it would be best if i began by saying outright that i find this to be one of the more irritating bits of writing i've ever come across (and i spend a fair amount of time trolling the right-wing internets). nick southall is a critic who states -- almost with pride -- that he is "not an engineer or a musician." still, he seems to think himself uniquely qualified to tell musicians how to make better records.
indeed, the title of this odious turd of a piece is: "top ten ways to make better records".
i am a musician. and i'm a lucky guy, because nick is graciously writing this piece for my own benefit -- and for the benefit of all musicians who try to express themselves. after not liking a lot of records, he's "come to the inevitable, ineffable conclusion that musicians are often fumbling in the dark during the recording and production process." he continues: "many musicians don't know what their best material is, and even if they do, they don't know how to make the most of it half the time anyway, and so the ostensibly simple process of making good records gets repeatedly cocked-up by people who ought to know better, if they could only remember the things they loved about records when they were just fans themselves."
let's try to absorb all of the bullshit in that last bit of paragraph. musicians don't know how to record music, how to differentiate their good works from their bad ones, how to "make the most" of their best songs, how to avoid cocking up the "ostensibly simple [!] process of making good records," and to top it all off, they don't even remember what they love about music (because they're so distracted by making it). jeez, these musician guys sound really really stupid. aside from working in the service industry, is there anything they CAN do?
hang on one second. hold down the meatballs! the obvious question is: what makes a critic, who admits to having nothing but second-hand knowledge about the whole process of recording, think he can the supply advice that will shelter musicians from their own bad taste? granted that musicians are totally dumb, what makes this guy so fucking clever? amazingly enough, it's precisely because he's not a musician that he feels his thoughts will be of value. "as a music journalist, and more importantly as a music fan, i've spent a lot of time paying a lot of attention to a lot of records, researching how they're made and talking to the people who make them." if only we could all just talk to musicians, we wouldn't even need his advice. sadly, you go to war with the army you have, so onward and upward.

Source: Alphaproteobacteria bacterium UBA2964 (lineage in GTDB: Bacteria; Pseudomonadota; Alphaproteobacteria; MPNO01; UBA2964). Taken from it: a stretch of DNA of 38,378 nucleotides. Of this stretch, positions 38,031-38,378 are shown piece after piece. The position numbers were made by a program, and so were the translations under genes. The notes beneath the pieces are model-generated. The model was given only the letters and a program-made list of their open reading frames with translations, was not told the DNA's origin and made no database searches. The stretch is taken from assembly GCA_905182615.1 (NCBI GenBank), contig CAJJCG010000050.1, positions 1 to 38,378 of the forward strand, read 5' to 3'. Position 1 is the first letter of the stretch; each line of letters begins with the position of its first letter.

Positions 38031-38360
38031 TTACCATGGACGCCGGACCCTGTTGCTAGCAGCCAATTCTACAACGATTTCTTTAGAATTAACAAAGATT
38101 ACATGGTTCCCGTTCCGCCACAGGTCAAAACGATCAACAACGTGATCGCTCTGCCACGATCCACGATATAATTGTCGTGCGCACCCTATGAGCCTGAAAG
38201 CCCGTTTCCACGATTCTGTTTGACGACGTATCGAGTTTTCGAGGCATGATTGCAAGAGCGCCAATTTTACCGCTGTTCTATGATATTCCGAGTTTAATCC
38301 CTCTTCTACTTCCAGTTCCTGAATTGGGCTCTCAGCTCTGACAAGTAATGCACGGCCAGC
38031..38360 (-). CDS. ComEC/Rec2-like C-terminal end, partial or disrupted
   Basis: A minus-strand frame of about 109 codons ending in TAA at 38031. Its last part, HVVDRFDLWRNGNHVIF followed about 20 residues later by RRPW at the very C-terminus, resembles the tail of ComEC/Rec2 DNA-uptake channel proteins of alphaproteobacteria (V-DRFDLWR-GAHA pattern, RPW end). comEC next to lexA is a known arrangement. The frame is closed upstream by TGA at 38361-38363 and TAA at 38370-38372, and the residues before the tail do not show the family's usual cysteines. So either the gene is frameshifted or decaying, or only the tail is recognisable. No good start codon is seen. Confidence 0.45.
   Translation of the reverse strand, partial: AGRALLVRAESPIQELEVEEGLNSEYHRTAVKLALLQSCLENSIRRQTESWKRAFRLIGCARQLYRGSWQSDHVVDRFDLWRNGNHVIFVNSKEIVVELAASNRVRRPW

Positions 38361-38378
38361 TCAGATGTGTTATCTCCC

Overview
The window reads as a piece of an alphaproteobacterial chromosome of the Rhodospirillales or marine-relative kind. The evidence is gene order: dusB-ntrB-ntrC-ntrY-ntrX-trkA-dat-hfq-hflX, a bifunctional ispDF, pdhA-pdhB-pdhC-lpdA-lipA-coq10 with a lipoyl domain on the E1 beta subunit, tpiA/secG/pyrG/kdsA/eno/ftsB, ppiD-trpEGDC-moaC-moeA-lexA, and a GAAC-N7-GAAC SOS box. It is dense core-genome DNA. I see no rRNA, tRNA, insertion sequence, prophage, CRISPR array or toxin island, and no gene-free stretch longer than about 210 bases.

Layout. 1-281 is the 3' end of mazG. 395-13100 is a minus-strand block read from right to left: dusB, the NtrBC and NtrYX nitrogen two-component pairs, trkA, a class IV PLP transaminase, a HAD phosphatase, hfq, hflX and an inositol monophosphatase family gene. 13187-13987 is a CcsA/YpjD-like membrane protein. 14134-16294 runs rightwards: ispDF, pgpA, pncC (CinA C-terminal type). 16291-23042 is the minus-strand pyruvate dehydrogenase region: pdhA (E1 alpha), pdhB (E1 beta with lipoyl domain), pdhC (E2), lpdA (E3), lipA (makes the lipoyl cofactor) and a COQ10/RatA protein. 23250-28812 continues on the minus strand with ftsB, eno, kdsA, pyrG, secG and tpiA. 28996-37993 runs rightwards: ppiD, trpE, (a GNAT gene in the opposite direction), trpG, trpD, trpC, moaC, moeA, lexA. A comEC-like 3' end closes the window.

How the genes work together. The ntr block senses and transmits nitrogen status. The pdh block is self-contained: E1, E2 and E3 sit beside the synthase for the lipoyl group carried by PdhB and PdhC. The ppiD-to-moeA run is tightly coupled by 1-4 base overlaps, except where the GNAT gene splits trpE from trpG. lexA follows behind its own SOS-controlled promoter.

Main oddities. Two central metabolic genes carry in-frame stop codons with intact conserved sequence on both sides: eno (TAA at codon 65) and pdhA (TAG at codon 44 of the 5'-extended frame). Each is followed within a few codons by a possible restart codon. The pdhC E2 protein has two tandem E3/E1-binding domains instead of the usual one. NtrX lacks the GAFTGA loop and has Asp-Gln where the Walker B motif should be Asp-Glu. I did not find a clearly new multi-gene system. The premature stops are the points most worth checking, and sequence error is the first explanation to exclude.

as far as the specific advice he offers is concerned, there are few surprises. record live if your band sounds better live, a 40 minute cd is better than a 75 minute one (hat tip to j-temp for his previous work on the absurd concept of "exhausting" music), don't overcompress stuff ("it sounds crap"), don't get too stoned, be creative with sequencing, and so forth. it's not that he gives any advice that's particularly BAD; it's just all so OBVIOUS. he writes as if "be economical with time" were some sort of epiphany worthy of publication. that southall thinks any of this advice is uncharted territory for musicians only goes to further establish how out of touch he is with the actual experience of being creative.
but beyond nuts and bolts idiocy, there's something so essentially arrogant and stupid about the whole project. the entire piece is written from the premise that nick is better at listening to music than the people who make it -- which is to say, it's a load of self-serving, narcissistic nonsense. one more time: critics are not special. being a critic does not make you smarter, and it doesn't help you understand music in any noteworthy way. all they do is listen to songs, and then talk about whether or not they like them. everyone does this. as a profession, it impresses mostly fellow english majors, and practically nobody else.
creativity is about embracing risk. criticism is about SHIELDING yourself from risk. nick doesn't understand the difference (because he's not very smart). he thinks his experience evaluating music makes him better equipped to understand the process of making music (imagine a homeless man advising a room full of chefs on the culinary arts -- and justifying this by saying, "i've eaten a lot of bad shit in my day."). and so nick offers advice only on how to avoid fucking up, which is easily the least effective and most self-centered approach an artist can possibly take. creative people take risks; critics fear them.
his tenth and final piece of advice is: "don't be afraid to follow, or ignore, any and all advice you may be privy to, including this. it's your record after all." again, hold down the meatballs. has he just revoked his original statement that musicians are "fumbling in the dark" when it comes to being musicians? is he trying to insulate himself from the possibility that someone would find his advice condescending? is this a recognition that the very idea of such an article necessitates it being an utter waste of time? his world-weary knowledge of records is slamming right into his disingenuous populism. this is fingernails-on-a-blackboard cognitive dissonance. really impressive stuff.
in a discussion about the traffic in los angeles, larry david once said, "sometimes it gets so bad you can hardly breathe." when it occurs to me that dime store fools like nick southall actually hold sway over the success of "independent" musicians, i think i know what he means.